Finding Rousseau at the Zoo

For my journaling purposes, I need to finish documenting my lessons for the year. We pretty much took our zoo field trip as our inspiration, and I pulled out Henri Rousseau as our mentor artist, since he pretty much used the zoo as his reference for his jungle paintings, too.  Seventh grade did Rousseau-inspired jungle scenes in acrylic, hopefully using skills they had spent the year learning. Third-sixth grades benefitted from a lesson taught by Fun Art for Kids making watercolor elephants out of washable marker. We expanded it to include any solid gray animal from the zoo, and gave it a Rousseau-like background. My own son’s:

drinking elephant

All the students’ wonderful elephants, hippos and rhinos can be seen at our Artsonia.  First and second grade drew oil and watercolor resist tigers from guided observation. They then hid them behind cut-paper grass, sort of Rousseau-style. Kindergarten drew their favorite zoo scene.

I think the kids really felt empowered by creating art from a real experience. It also helped to know a famous artist had been inspired by the same kind of thing! I think the tigers were VERY successful. They each had their own personalities, and the kids were all excited at their own results. No whining on this one!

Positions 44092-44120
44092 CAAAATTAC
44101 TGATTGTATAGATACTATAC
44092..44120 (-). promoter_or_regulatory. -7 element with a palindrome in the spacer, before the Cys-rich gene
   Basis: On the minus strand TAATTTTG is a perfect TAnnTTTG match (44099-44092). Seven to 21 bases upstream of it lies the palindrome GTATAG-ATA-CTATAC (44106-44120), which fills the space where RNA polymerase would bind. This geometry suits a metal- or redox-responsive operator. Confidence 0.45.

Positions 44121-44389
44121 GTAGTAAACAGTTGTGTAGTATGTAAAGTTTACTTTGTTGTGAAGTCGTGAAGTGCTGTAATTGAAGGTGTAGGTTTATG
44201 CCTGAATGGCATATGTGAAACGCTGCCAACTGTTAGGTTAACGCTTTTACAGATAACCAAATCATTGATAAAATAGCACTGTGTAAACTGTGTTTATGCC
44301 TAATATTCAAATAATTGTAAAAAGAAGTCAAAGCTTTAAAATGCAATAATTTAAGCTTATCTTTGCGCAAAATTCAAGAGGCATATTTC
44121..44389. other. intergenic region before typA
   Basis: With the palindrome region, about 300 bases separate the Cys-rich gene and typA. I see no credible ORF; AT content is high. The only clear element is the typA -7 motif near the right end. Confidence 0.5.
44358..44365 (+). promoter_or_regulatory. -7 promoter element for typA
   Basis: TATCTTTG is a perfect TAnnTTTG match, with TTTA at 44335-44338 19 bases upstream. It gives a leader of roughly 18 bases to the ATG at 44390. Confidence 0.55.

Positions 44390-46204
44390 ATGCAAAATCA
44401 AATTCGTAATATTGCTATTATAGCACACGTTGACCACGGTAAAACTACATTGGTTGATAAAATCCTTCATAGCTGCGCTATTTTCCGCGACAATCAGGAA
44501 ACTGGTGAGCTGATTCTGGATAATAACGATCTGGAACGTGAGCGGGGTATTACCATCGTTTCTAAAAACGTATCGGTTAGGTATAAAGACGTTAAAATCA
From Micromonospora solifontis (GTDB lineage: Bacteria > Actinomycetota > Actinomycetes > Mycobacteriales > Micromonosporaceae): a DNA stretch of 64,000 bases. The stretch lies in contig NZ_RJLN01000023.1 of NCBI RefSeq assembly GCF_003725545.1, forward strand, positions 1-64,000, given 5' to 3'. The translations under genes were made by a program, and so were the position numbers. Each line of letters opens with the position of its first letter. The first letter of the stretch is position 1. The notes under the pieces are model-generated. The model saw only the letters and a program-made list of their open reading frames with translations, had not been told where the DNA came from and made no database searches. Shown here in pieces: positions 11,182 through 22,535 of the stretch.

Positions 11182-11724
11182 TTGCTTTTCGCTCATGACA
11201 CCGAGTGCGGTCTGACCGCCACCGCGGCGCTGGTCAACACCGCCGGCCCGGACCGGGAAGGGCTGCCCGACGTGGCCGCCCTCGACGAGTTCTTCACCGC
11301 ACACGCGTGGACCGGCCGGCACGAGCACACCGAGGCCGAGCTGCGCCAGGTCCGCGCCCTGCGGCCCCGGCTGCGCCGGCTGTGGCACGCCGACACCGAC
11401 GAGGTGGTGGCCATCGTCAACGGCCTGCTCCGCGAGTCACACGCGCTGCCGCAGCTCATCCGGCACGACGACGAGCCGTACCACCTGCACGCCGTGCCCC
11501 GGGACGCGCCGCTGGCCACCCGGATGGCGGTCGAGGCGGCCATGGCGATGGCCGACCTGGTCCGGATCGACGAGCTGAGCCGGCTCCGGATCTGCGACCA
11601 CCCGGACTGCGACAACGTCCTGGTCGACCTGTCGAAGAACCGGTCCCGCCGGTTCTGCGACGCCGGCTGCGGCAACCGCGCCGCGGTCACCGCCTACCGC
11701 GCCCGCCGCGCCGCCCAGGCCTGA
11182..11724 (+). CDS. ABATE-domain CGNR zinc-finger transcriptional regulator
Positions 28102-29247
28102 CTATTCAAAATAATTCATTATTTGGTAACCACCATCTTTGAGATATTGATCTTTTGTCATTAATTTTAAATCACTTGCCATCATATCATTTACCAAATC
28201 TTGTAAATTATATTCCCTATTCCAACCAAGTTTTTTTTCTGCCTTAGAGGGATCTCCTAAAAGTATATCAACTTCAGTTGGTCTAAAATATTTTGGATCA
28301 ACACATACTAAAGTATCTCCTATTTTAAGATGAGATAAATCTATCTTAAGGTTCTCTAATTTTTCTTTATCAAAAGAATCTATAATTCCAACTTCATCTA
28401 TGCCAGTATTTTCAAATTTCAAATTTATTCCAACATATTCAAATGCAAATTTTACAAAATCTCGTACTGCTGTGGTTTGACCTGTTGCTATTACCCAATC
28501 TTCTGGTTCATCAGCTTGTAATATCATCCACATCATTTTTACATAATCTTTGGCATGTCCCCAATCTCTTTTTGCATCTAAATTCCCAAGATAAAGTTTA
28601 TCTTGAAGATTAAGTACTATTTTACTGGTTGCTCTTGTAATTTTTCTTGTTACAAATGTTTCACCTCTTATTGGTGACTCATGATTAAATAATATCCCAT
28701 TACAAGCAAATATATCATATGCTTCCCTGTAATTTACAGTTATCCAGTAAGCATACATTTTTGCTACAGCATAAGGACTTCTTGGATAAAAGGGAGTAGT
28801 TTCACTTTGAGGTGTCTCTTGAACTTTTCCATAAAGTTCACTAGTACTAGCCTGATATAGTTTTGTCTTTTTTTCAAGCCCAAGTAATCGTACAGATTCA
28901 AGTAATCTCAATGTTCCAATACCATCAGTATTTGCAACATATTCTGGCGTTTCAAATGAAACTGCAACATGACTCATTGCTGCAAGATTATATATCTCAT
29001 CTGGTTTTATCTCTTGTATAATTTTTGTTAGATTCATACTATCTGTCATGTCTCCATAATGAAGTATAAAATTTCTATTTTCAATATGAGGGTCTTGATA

The gray zoo animals had some interesing issues. A few kids didn’t like where a few marker lines went and, without checking with me, “corrected” using liquid paper. Interesting. In every case we could have made the stray lines wrinkles or a tail or something, but instead on our finished piece we have funky sections that obviously didn’t bleed and show more now that the image was “watered.” Interesting lesson learned by the students. Also, there was a marker or two that hardly bled at all, but I had trouble figuring out what brand that was. I really do need to know, because I certainly want to avoid them in the future! Mostly, though, the kids had fun with this, too! It was a good project to end with, because it wasn’t too hard, and it had that cool surprise factor. This is definitely a project I would repeat.


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Filed under Art, Teaching

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